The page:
Typhoons. Tornadoes. Terrorism. Turmoil. Large-scale disasters all, impacting dozens, hundreds, thousands of souls.
Life-shattering, publicly viewed, world-watched tragedies, displaying agonies of individuals: children, wives, husbands, parents, siblings, relatives, friends.
Fragmented sentences, fragmented lives.
I admit, I seldom watch the news. Not anymore. Not since my husband’s death.
It’s not that I don’t want to be informed. I do. But I’m now expertly informed in the one area the glowing rectangle cannot convey, no matter how eloquent its writers, nor inspired its photographers, nor supernal its composers, nor gifted its news gatherers and broadcasters may be:
I know how grief feels.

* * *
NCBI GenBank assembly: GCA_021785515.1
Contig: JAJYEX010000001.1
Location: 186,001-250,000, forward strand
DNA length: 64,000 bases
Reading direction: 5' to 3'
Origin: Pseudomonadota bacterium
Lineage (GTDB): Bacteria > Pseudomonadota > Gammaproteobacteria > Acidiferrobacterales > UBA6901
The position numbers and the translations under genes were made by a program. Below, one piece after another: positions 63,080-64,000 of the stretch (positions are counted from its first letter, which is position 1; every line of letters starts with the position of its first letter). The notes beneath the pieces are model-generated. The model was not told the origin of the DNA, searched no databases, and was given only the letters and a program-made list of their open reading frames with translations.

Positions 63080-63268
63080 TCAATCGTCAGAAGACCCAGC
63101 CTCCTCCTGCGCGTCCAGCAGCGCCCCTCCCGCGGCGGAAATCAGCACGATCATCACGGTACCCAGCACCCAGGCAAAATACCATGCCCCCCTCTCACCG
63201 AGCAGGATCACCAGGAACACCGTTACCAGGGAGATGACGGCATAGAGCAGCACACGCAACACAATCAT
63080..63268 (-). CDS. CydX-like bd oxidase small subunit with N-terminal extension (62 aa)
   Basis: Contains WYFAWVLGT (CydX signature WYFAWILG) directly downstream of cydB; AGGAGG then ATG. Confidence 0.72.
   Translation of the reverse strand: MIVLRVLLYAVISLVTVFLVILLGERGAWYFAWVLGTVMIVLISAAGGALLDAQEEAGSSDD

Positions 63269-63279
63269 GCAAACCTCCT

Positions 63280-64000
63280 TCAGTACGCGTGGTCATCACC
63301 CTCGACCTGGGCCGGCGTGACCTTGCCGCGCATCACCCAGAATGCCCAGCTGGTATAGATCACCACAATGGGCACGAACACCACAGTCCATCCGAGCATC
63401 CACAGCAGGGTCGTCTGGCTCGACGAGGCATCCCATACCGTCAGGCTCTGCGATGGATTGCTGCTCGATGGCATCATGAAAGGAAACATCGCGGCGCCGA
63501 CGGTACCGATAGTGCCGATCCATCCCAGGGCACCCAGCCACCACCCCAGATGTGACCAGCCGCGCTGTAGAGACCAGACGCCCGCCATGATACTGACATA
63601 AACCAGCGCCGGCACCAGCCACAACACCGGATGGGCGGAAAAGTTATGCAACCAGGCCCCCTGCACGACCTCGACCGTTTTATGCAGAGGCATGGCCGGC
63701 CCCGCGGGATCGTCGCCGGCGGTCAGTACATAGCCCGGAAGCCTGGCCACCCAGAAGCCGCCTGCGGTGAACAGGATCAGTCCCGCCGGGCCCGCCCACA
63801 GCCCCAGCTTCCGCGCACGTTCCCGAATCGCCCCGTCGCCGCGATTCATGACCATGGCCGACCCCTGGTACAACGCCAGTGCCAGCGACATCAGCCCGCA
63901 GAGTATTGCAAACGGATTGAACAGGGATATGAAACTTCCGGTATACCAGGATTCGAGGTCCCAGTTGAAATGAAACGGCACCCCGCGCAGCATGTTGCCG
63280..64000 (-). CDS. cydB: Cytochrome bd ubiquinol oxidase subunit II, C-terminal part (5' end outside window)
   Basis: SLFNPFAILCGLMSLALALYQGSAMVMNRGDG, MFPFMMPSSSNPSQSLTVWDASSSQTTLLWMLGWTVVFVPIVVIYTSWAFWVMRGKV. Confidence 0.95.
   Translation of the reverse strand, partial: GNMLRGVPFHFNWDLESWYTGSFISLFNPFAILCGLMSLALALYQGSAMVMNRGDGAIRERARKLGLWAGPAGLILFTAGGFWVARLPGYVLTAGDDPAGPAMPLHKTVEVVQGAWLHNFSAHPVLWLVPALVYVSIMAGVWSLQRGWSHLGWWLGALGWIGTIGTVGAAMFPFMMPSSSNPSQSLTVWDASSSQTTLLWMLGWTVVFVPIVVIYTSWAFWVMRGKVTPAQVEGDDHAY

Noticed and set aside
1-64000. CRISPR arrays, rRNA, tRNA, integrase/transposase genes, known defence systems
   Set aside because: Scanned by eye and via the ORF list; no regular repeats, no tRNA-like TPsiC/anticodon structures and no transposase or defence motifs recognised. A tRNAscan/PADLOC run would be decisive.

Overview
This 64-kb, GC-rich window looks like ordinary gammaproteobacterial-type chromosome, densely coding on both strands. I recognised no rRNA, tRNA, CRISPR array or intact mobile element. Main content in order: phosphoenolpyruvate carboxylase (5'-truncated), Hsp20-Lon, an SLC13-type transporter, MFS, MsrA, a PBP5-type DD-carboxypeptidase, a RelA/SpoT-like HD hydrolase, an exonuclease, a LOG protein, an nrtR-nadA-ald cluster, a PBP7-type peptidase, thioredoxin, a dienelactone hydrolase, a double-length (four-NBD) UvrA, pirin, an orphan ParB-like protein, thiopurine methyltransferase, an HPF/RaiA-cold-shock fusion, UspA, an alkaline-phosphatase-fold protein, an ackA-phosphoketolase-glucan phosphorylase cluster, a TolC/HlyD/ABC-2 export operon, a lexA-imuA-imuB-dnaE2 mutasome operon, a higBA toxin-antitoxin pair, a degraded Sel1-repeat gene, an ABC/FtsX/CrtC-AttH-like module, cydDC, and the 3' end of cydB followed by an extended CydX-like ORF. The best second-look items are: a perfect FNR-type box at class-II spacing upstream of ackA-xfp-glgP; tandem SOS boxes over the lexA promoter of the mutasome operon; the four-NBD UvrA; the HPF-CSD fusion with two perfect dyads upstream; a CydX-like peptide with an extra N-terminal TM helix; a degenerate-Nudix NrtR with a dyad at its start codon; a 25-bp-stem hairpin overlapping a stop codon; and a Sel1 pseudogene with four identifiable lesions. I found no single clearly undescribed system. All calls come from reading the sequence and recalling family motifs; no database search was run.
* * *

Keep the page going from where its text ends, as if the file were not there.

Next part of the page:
And when I see the shocked, huddled faces of survivors’ physical pain and discomfort …
And when I see the decimated rubble of one-time homes, hospitals, and houses of worship…
And when I see the eyes of those whose loved ones are no more…
…I see their grief, their public grief,
and I feel a degree of it.
I remember the excruciating feel of
my own, private anguish.
Large-scale grief-events require large-scale generosity and cooperation (to rebuild community infrastructure and provide day-to-day resources for residents to live on). They also require one-on-one generosity and compassion (to refashion–not rebuild–individual survivors’ lives).
Please, as much as you are able, help.
Donate time, money, or expertise. Give a little or give a lot, but please also give from your heart. Though emergencies have an impact on everyone, with Children’s Grief Awareness Day coming this week, please consider the affected children’s needs, too. Already grieving children (and parents) not directly touched by today’s tragedies will nevertheless feel for–and with–those who are.